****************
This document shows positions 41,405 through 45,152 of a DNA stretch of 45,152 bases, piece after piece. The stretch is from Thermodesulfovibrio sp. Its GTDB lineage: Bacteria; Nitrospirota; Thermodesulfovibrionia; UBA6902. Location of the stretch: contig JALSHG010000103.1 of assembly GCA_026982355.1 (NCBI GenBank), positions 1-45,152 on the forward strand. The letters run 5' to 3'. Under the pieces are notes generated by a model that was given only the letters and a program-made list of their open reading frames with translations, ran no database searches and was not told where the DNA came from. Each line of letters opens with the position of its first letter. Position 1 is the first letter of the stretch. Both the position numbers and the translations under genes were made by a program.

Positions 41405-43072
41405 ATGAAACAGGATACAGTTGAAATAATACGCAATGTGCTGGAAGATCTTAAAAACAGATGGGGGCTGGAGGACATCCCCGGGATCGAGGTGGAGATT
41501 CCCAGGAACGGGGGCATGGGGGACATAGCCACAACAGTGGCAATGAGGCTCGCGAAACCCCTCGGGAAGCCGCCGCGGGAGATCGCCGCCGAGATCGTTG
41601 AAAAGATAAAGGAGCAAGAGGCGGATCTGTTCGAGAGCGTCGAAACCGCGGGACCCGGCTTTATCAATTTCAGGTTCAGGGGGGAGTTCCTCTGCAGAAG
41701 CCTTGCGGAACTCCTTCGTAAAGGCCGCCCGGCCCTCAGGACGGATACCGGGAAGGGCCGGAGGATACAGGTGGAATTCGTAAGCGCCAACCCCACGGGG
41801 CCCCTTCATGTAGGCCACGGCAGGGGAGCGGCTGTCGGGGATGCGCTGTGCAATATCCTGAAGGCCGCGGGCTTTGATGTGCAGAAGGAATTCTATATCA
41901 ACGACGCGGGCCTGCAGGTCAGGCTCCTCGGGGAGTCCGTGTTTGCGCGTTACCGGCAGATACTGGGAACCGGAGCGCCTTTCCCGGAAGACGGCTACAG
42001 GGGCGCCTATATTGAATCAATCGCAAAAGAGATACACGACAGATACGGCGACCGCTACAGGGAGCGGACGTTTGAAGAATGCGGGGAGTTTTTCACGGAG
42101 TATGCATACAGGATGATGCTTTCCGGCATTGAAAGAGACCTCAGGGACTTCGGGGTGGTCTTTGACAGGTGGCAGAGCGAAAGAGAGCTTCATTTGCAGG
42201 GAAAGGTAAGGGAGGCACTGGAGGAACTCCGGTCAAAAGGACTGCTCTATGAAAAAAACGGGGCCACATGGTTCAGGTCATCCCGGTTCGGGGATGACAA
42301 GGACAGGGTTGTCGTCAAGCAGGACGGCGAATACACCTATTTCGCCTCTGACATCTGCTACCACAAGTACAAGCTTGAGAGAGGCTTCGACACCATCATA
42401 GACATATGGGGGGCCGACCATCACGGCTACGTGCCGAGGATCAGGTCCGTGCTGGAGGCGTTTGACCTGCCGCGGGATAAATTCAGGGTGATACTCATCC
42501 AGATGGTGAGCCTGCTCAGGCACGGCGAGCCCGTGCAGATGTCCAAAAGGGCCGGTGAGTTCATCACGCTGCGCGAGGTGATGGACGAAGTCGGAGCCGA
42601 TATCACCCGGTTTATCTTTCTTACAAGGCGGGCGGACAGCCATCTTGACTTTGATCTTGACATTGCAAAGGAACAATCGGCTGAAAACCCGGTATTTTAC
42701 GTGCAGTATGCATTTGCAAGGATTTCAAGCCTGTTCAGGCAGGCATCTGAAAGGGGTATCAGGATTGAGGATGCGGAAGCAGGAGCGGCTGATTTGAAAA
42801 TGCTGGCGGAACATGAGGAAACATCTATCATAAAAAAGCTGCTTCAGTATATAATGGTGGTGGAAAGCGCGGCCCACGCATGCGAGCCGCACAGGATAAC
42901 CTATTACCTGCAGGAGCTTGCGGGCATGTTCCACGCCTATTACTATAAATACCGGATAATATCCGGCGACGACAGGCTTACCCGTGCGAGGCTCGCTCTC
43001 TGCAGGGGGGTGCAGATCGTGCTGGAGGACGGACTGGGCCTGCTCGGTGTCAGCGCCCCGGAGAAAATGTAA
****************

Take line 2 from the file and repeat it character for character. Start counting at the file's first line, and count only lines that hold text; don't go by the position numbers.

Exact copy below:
Positions 41405-43072